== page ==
By Keith Edmisten
The soil temps have not looked very good for the last few days. Optimum would be to get up to 65 or more degrees at 10 a.m. We would at least like to see it get near 65 degrees sometime in the morning hours. As you can see below, we only reached 65 degrees late in the day on the 25th. The forecast is looking like that should start to change for the better this week.
Is 65°F at 10 a.m. a hard and fast rule? Well, some states say by 8 or 9 a.m. or suggest a slightly different depth, some say it should be at 65 degrees for several days before you plant, so there is no hard and fast rule. When I arrived in Alabama, I was engrained with the Mississippi “rules.” I went to South Alabama and told them that they could plant earlier than they were planting based on my analysis of their soil temperatures. A wise old grower took me aside afterwards and said Keith, yes we could plant earlier, but we have learned not to due to hurricanes. Lesson learned? No way. I went to North Alabama and repeated my spiel about 65 and there again a wise old cotton grower took me aside and said that if we do that we may never get our cotton planted. He also told me our well-drained red soils warm up faster during the day than the soils you are used to in Mississippi. These wise Alabama farmers taught me that cotton production is too complicated to totally depend on hard and fast rules and formulas.
Over the years I have learned that soil temperatures are very important, sure 65 or more degrees is ideal, but there are other factors that influence successful stand establishment. There are factors that can help result in successful stand establishment besides relying on soil temps alone.
When I consider the phone calls I have had concerning planting when cool night is predicted, I make the same recommendation to several calls, in this instance let’s say I recommended against planting. It was not unusual when I follow up with the growers or their agents that some went ahead and planted, some realized an acceptable stand and some did not, Why is this? I think this points out that there are other mitigating circumstances that relate to cool germ, seed size, soil moisture levels, planting depth, soil temps going into the cool snap e.g.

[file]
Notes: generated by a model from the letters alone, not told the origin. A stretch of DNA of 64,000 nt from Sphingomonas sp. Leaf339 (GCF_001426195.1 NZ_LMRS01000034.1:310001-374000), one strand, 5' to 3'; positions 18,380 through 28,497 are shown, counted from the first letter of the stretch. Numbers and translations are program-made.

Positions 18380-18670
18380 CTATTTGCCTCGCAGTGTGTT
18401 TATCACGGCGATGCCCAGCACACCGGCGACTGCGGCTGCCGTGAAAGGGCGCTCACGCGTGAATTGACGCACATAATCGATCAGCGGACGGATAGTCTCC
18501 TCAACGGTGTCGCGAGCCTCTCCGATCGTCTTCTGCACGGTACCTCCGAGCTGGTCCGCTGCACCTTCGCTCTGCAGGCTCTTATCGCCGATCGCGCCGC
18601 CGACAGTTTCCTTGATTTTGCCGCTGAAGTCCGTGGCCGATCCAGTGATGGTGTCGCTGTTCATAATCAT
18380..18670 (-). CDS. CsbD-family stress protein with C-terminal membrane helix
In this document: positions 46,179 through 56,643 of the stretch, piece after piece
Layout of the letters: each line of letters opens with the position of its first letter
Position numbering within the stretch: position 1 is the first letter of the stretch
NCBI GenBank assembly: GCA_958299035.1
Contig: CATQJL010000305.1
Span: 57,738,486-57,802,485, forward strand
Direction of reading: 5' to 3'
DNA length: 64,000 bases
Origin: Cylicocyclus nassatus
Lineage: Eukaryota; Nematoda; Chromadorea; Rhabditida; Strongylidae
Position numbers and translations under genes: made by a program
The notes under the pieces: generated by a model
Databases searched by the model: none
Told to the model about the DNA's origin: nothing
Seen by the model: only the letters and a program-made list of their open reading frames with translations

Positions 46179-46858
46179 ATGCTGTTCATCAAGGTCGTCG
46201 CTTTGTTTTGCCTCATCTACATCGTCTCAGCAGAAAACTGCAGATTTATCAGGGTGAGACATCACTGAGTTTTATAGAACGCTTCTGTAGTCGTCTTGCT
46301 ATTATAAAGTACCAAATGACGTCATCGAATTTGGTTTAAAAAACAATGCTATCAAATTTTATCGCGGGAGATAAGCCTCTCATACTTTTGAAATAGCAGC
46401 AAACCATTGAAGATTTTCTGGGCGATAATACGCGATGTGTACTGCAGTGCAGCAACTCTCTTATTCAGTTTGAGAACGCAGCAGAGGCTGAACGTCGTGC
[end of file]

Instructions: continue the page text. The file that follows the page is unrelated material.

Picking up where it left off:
Why am I telling y’all this? We will be publishing planting conditions forecast for the next several weeks. and hopefully many of you will use our Cotton Planting Decisions Calculator. The recommendations in our charts are fairly conservative. You may choose to accept more risk. Knowing your cool germ, considering seed size, planting depth, soil moisture, and drainage capacity, soil crusting, likelihood of packing rains and other factors will help you make better decisions when you decide to accept more risk. Let’s face it, planting cotton is always a risk, it is about how much risk you are willing to accept.
A grower could use the Cotton Planting Decisions Calcutor to develop strategy for the day or next two days and then refine that strategy by checking soil temperatures in the morning. In some cases you might want to wait until later in the day as soil temps increase. You can find soil temperatures at Map.
Source : ncsu.edu